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When People Treat My Chronic Pain Like an Imaginary Friend

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So my Grandpa George used to say this if we complained: “Oh my finger, oh my thumb, oh my belly, oh my bum…”

I guess it’s a good thing he’s not around to hear me whine.

I hurt a good portion of the time.

All the time.

And the fact is, there is a part of chronic pain you just get used to. A silent companion,
screaming in your ear. An obnoxious partner constantly nagging, obviously present, yet invisible to those you need to see it. I equate this nuisance to Snuffleupagus. Do you remember him? If you don’t, he was Big Bird’s imaginary friend on “Sesame Street.”  Actually, I am not sure he was imaginary. But every time Big Bird tried to introduce him to his other friends the enormous, fuzzy, elephant-like being would vanish.

This left everyone to believe that Big Bird had fallen off his rocker, er, uh, nest.

I always questioned why Sesame Street residents Maria and Bob were so quick to criticize Big Bird. Mr. Hooper spent the day warding off blue, cookie-stealing monsters, and listening to a beast in his trash cans gripe about all the singing, and Dracula constantly counting, but Big Bird — why didn’t they believe him? This was ironic to me. They were interacting with a giant yellow talking bird — was Snuffleupagus really that far off from a believable concept?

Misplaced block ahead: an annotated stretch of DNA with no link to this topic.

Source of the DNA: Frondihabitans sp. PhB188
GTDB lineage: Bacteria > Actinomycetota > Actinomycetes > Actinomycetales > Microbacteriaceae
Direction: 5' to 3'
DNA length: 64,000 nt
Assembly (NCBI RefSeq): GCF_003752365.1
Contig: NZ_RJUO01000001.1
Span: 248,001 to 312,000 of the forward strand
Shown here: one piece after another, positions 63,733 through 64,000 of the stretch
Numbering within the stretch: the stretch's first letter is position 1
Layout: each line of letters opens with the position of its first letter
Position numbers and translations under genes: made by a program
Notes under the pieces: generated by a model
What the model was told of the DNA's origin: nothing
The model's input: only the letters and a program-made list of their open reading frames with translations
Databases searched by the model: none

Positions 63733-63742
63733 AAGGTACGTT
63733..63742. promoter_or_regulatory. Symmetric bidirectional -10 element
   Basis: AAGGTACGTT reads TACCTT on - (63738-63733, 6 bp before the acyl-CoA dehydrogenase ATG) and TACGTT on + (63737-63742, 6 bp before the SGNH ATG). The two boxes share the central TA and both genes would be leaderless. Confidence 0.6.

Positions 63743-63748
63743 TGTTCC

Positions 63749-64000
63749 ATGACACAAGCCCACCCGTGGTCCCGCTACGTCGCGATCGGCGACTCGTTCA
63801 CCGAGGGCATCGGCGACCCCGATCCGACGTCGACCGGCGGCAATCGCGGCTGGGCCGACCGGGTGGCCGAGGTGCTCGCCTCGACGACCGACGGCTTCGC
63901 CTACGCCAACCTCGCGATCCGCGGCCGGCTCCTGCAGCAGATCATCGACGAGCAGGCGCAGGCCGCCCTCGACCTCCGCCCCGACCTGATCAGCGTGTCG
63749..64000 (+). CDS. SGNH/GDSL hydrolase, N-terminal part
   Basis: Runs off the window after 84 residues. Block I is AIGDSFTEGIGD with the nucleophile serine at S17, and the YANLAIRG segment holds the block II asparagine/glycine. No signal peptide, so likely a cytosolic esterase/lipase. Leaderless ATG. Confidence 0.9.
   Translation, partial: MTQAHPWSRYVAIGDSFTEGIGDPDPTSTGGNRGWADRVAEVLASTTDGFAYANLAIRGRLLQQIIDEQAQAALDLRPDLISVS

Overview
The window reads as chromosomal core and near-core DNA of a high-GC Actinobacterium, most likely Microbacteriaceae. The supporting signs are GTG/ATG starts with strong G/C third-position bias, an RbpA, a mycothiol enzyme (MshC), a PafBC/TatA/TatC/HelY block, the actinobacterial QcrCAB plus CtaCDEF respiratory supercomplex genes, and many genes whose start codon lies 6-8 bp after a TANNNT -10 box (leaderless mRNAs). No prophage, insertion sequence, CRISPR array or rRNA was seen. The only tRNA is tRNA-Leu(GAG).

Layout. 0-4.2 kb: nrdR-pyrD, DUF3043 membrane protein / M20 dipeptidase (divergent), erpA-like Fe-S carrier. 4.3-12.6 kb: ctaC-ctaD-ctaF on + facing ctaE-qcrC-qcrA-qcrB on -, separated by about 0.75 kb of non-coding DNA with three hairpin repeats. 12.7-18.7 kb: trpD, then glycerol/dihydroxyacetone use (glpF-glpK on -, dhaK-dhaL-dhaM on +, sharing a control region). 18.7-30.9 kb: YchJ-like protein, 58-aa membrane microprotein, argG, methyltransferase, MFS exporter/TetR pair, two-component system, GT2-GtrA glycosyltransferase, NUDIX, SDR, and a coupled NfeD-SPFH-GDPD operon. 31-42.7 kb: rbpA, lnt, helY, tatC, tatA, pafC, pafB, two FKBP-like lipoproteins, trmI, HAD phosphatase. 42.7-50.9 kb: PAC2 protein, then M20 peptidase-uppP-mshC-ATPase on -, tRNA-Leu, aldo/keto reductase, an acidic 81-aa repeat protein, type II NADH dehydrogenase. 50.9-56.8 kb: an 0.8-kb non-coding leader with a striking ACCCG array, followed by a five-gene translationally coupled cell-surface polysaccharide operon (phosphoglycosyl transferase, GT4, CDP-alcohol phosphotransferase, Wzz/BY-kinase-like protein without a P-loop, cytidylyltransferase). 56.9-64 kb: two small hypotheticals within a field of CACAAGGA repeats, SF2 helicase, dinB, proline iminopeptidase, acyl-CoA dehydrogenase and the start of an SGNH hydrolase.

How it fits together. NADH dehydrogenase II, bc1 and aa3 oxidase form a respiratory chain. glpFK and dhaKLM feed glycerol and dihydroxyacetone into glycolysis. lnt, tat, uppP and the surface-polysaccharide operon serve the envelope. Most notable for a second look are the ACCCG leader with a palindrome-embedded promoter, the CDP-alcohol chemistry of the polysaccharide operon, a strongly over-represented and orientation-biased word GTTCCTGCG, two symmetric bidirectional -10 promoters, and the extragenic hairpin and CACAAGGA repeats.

Next to me on the couch, or lying with me in my bed, is my Snuffleupagus. He is lurking behind every corner and wandering alongside me, burbling on and on the horrors of his company. And I try to explain him, or introduce him to my friends and family. He evades them, in spite of his enormity.

He’s unbelievably stealth.

Coincidentally agile.

Fascinating, something so huge is able to mimic a shadow or a specter.

And it’s not that I think my loved ones don’t believe me. However, I feel as though I am being humored, worse still, pitied. Should I complain, I hear my grandfather’s catchy, albeit mocking chant.

“Oh my finger, oh my thumb, oh my belly, oh my bum…”

I buckle down and put my chin up and pretend I am OK with them not seeing the massive, furry, long-nosed beast behind me. I know he’s real. I know what he’s up to. I know the truth. And like my other grandfather would say whenever we complained, “Heck, I’ve had worse places on my eye and could still whistle.”

Me and Big Bird know all about mammoth beasts no one else sees.

They all have no idea.

The Mighty is asking its readers the following: Describe a time you saw your disability, illness and/or disease through the eyes of someone else. If you’d like to participate, please send a blog post to Please include a photo for the piece, a photo of yourself and 1-2 sentence bio. Check out our Submit a Story page for more about our submission guidelines.

Originally published: April 13, 2016
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